Mercedes ‘Drive Pilot’ Gets U.S. Approval, Costs $2,500/year

Mercedes-Benz says it has become the first automaker to receive state approval in the U.S. for the deployment of its SAE Level 3 conditionally automated driving vehicle, known as Drive Pilot.

The system is set to make its on-road debut in California and Nevada in late 2023 with a limited fleet of Level 3 equipped EQS Sedans. The company plans to expand customer deliveries through authorized dealers in early 2024 for MY2024 EQS Sedan and S-Class models.

Level 3 is conditional and does not require drivers to have their hands on the wheel. This looks to be a competitor to Tesla’s Autopilot and Full Self-Driving beta. But Drive Pilot requires a pre-approved road such as highways for autonomous driving and also must be following another car. The system is restricted right now to 40 mph or slower. You can’t drive on interchanges, bad weather, and daytime only, and no lane changes.

“Drive Pilot is the world’s first and only system for conditionally automated driving with internationally valid type approval,” said Markus Schäfer, Member of the Board of Management of Mercedes‑Benz Group AG and Chief Technology Officer, in a statement on Wednesday.

The system will be offered via subscription through the U.S. Mercedes me connect store, starting at $2,500 USD.

Drive Pilot enables the vehicle to handle dynamic driving tasks up to speeds of 40 mph on suitable freeway sections, particularly during high traffic density. Once activated, the system controls speed and distance, keeping the vehicle within its lane. Safety features include LiDAR, a rear window camera, and microphones for detecting emergency vehicles, among others.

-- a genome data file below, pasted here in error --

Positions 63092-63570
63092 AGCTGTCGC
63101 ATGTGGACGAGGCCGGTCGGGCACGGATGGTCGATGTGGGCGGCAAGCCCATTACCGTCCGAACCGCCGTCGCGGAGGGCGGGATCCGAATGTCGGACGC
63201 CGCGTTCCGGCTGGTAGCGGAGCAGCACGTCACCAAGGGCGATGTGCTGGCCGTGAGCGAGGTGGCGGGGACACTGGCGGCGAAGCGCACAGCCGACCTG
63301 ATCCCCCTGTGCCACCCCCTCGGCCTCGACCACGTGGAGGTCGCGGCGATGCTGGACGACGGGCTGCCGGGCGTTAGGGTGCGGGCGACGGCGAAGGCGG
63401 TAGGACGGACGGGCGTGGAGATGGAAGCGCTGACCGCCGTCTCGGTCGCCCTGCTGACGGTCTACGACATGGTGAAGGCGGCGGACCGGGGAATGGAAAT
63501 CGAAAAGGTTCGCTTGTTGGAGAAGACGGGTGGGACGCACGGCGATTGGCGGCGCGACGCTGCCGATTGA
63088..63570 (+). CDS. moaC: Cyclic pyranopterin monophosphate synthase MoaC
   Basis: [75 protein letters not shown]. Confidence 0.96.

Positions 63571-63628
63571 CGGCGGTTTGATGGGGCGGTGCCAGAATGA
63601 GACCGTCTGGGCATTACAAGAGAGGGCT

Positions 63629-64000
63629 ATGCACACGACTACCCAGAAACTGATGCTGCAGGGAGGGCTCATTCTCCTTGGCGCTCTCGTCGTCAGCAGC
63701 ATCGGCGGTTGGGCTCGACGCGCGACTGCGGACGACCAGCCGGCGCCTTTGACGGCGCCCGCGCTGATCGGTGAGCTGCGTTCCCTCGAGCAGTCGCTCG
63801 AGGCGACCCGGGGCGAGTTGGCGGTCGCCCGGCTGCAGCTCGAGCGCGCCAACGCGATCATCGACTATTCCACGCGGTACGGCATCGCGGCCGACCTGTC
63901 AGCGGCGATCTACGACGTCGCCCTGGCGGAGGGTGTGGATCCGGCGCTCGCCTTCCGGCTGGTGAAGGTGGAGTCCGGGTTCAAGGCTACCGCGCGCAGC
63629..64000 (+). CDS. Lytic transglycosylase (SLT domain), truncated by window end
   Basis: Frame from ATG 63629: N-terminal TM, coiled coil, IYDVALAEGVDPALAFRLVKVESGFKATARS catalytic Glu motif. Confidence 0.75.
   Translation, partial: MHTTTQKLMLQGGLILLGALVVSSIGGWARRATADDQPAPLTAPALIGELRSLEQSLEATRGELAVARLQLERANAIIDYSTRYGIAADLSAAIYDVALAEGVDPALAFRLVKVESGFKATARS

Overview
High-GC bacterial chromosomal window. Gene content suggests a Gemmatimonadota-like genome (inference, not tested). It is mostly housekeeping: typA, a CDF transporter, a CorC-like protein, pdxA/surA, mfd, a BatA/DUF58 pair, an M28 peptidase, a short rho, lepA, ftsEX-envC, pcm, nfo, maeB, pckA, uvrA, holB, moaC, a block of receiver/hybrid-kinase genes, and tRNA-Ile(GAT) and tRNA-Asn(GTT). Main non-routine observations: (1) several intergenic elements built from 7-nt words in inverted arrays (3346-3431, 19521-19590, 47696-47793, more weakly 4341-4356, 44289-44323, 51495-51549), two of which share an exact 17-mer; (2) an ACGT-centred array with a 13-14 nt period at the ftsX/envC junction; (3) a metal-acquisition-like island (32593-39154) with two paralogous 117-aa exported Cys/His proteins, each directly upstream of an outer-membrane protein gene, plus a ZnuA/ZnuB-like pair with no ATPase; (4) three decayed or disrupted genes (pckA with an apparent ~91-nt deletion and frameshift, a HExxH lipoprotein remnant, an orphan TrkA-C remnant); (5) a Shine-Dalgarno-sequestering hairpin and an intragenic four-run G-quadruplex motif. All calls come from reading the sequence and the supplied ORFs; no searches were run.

Dimitris Psillakis, President and CEO of Mercedes-Benz USA, described Drive Pilot as a “technological game changer” that reinforces the company’s intention to lead in safety and technology. The system is designed with redundancies in steering and braking actuators, as well as an on-board electrical system to ensure safe handover to the driver.

The high-precision positioning system used for operating Drive Pilot is more powerful than conventional GPS systems, capable of determining the vehicle’s position within a range of inches. The system also uses a digital HD map that provides a three-dimensional image of the road and surroundings, updated constantly from backend data centers.

Mercedes-Benz is in ongoing discussions with various state and federal agencies to further adapt the system architecture of Drive Pilot in accordance with evolving standards. The company has also developed special turquoise colored Automated Driving Marker Lights to visually indicate when Drive Pilot is engaged, although there is currently no national regulatory framework in the U.S. to implement this technology.

Check out some demos of Drive Pilot by the media below:

YouTube video

YouTube video